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Top brass woos primary care


26 May 2011

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The government is trying to support not stifle primary care, assured Secretary of State for Health Andrew Lansley at one of the final events held as part of the government's listening exercise in London yesterday.

With just 48 hours of the listening exercise left to go, health professionals were presented with an all-star line up from the Department of Health at one of the final consultations held in London yesterday.


The government is trying to support not stifle primary care, assured Secretary of State for Health Andrew Lansley at one of the final events held as part of the government's listening exercise in London yesterday.

With just 48 hours of the listening exercise left to go, health professionals were presented with an all-star line up from the Department of Health at one of the final consultations held in London yesterday.

The government is trying to support not stifle primary care, assured Secretary of State for Health Andrew Lansley at one of the final events held as part of the government's listening exercise in London yesterday.

With just 48 hours of the listening exercise left to go, health professionals were presented with an all-star line up from the Department of Health at one of the final consultations held in London yesterday.

Mr Lansley, NHS Chief Executive Sir David Nicholson and Minister of State for Care Services Paul Burstow addressed about 90 doctors, nurses and managers at the event and listened to opinions about how to take the Health Bill forward.

The message from the top was not one of stalling consortia but striking a balance between a Bill that provided enough structure for accountability and transparency but that did not stifle innovation or local solutions.

Mr Lansley, who has been at 27 of the 215 events held as part of the exercise, said: "We are not trying to design a system in Westminster and then put it on you, but support you in the job you have go to do and build in what you want to see."

He highlighted the principles behind the reforms of putting the patient "at the heart of services", measuring and improving outcomes and increasing integration between public health and primary and social care.

"We need a change in the system to move from a production line with patients moving through but where every patient is treated as an individual," he said.

He reiterated that the pause was not about privatisation or charging patients.

"Choice and competition is a means to an end to deliver better care, not an end in itself. Giving patients choice is important… How do we support that and get regulation that supports that in a way you can be confident you can deliver care?

"When the legislation is done, it's done. We've got to get it right. We want to support you and not get in the way but provide accountability and transparency.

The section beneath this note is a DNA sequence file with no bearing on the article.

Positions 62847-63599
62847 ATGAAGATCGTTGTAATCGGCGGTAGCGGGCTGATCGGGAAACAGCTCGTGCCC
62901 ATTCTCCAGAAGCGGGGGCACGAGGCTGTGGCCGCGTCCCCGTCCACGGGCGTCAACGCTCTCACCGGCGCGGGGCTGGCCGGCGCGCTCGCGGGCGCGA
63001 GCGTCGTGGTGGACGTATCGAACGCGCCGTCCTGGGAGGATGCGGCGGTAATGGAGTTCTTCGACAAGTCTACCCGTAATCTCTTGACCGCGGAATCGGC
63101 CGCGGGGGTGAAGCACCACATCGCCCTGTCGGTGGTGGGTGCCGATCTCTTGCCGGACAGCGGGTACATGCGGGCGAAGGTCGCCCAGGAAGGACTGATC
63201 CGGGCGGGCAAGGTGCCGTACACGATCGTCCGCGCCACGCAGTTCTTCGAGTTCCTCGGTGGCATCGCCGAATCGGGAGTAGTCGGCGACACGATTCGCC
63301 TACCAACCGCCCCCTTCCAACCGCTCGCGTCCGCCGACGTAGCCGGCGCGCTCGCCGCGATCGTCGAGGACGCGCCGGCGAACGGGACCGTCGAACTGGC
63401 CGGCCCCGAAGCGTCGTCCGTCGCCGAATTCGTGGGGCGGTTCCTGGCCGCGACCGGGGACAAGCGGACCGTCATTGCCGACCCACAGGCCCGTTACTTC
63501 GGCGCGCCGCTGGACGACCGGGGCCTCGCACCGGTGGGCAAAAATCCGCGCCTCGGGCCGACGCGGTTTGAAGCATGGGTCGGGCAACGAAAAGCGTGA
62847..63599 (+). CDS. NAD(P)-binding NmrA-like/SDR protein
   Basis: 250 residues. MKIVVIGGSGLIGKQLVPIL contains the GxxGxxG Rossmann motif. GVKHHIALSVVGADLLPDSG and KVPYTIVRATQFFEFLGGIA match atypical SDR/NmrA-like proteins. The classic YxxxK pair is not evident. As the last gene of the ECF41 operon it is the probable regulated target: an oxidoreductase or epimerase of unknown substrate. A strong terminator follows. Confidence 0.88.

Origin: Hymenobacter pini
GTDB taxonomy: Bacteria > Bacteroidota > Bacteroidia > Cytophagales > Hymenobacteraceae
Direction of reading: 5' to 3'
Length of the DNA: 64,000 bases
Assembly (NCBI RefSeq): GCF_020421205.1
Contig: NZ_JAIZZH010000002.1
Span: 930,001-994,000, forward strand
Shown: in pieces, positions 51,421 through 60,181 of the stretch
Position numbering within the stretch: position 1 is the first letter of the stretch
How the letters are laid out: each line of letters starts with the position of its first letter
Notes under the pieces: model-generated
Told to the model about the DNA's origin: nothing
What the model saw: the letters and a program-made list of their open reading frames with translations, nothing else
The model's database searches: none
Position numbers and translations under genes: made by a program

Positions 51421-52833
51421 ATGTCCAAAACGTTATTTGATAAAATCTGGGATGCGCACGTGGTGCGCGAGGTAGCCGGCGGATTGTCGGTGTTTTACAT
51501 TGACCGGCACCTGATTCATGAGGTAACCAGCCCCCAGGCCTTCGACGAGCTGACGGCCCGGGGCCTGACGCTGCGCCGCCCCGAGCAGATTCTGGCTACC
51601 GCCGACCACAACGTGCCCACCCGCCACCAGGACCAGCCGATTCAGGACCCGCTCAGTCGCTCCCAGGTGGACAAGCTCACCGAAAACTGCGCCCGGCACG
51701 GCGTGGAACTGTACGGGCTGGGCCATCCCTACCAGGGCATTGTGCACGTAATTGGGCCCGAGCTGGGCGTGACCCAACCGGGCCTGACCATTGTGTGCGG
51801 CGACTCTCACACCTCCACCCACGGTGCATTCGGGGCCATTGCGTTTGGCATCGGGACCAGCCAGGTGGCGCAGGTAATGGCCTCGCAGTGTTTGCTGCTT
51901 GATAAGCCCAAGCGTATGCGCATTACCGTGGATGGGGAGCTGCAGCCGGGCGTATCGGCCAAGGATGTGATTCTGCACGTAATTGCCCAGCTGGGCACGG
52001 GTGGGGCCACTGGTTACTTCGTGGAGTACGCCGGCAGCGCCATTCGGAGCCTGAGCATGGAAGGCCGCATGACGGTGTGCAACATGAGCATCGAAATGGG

"We want to make sure that what we put in place is something you and your colleges will be happy with for years to come."

Sir David Nicholson echoed the message saying that the NHS Board would support consortia not try to catch them out.

"The relationship we are going to have is critical for success. Part of my job is to support and help you be the best consortia you can be not to catch you out.

"We know that really successful, clinically-based commissioning has potential to massively improve outcomes for patients. In our relationship I need to create and environment where we can have that as a reality," he said.

The message was well received by GPs from the Northumberland Commissioning Group.

Dr Eileen Higgins said: "I was really impressed by Andrew Lansley. I did think that maybe he had a hidden agenda to privatise, based historically on governments of the past, but his level of knowledge and the way he spoke to us about the reforms has changed my mind."

Dr David Shovlin said: "It was reassuring to hear what the Secretary of State said, that we will be supported and given the flexibility within the government framework to have a service that will be better for the future and move away from historic top down management style."

However some GPs present remained unconvinced.

A GP from the South of England, who did not wish to be named, said: "They were trying to put words into our mouths to get the answers they wanted on several occasions.

"For example on the question: 'Do we want failing GPs to be dealt with at a board or local level?' our group was split in what we thought but really the impression was they want the commissioning board to deal with it and that's what they listened to.

"What shocked me about today was that they are trying to rush this through in five years to make themselves look good and they haven't finished planning it."

The listening exercise has included more than 200 meetings and events consulting about 4,000 people.

The Department of Health has also sought views online resulting in 1,500 posts, 520 private comment forms, 230 completed questionnaires, 750 email responses and more than 720 letters.

The NHS Future Forum is due to publish its report in the next two weeks after which the government will respond.

 

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